Nursing home magnate Michael Morton has long been considered a go-to guy for those looking to raise political campaign money in Arkansas.
For the past 16 years, the Fort Smith businessman and his nursing homes have given more than $1.3 million to dozens of political races in Arkansas, according to FollowTheMoney.org. The website is operated by the National Institute on Money in State Politics, a nonprofit in Helena, Montana, that collects campaign contribution disclosures for all state-level candidates in primary and general elections throughout the United States.
Morton told the Arkansas Ethics Commission that campaign managers come to him as early as possible to build up large war chests for candidates, according to a 46-page report the commission completed in June and which was released to Arkansas Business.
Morton gave the statements as part of an investigation into campaign contributions to former Faulkner County Circuit Judge Michael Maggio through political action committees set up by former state Sen. Gilbert Baker. In the summer of 2013, Morton, through his entities, donated a total of $24,000 to political action committees intended for Maggio’s campaign for a seat on the Arkansas Court of Appeals. At the same time the donations were made, Maggio was presiding over a case involving Morton’s nursing home in Greenbrier (Faulkner County).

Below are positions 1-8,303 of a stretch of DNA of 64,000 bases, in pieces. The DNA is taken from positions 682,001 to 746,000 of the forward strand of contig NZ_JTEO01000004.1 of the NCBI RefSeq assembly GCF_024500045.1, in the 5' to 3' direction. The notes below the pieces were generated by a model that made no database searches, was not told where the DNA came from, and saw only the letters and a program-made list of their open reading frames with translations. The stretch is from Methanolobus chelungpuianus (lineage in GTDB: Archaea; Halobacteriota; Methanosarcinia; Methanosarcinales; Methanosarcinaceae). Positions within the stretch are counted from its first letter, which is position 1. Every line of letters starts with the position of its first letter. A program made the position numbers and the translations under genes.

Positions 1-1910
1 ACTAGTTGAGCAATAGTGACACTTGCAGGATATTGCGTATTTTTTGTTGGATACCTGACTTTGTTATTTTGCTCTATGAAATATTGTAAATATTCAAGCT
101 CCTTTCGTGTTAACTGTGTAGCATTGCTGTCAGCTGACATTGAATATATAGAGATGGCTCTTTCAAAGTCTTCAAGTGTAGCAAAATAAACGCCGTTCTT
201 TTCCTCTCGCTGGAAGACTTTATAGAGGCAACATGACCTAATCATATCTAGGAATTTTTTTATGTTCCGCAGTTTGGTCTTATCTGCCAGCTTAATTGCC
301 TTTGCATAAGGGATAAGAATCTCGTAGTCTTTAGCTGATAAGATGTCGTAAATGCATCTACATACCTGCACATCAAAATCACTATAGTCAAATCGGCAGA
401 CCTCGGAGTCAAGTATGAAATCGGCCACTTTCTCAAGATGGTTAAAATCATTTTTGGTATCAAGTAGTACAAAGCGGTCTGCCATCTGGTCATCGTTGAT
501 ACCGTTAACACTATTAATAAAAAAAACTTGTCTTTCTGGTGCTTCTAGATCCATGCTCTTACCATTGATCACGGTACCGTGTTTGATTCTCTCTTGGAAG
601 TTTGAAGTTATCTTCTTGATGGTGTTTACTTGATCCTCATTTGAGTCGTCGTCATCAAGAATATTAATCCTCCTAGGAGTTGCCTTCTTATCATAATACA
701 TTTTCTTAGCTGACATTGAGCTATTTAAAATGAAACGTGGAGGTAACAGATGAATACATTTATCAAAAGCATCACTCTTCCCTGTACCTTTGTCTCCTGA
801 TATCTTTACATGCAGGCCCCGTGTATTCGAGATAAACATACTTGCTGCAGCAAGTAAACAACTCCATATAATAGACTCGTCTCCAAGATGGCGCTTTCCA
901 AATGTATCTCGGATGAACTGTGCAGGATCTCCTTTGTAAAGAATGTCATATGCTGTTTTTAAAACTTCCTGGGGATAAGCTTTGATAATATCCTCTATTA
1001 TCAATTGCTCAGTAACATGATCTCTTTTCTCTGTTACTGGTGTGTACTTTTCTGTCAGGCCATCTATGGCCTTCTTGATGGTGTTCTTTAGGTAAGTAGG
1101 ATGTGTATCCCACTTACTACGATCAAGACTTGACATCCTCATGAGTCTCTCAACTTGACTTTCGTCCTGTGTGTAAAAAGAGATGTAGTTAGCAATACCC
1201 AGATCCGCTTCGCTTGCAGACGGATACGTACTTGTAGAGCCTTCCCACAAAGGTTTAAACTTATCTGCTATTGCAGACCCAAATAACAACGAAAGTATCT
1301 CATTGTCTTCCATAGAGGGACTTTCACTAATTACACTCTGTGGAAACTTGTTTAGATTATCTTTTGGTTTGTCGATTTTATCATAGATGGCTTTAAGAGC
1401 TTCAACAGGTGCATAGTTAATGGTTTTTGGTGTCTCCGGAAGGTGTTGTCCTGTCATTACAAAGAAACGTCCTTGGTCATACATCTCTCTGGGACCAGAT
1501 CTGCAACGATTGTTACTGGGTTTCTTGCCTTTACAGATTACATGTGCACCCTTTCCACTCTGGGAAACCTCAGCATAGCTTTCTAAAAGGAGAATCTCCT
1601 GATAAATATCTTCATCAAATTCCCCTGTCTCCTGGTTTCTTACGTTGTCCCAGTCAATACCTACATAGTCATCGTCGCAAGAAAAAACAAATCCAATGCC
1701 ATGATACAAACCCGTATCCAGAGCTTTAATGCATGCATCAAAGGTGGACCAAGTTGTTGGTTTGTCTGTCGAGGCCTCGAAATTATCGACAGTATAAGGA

Within days of Morton giving the campaign money, Maggio reduced a jury’s $5.2 million judgment against the nursing home to $1 million.
On Jan. 9 of this year, Maggio waived indictment and pleaded guilty to the federal charge of accepting a bribe in exchange for reducing the jury verdict. A sentencing date hasn’t been set.
The case surrounding Maggio, however, has provided a peek inside the world of campaign fundraising in Arkansas.
In an interview with Arkansas Business, Morton declined to comment on the Maggio case. But in statements made to the Ethics Commission, he denied any wrongdoing.
Morton told Arkansas Business that he’s been making political donations to candidates “forever.”
In addition to personally donating the legal limit (currently $2,000 per election) to selected campaigns, Morton would also make donations to a campaign through his nursing homes.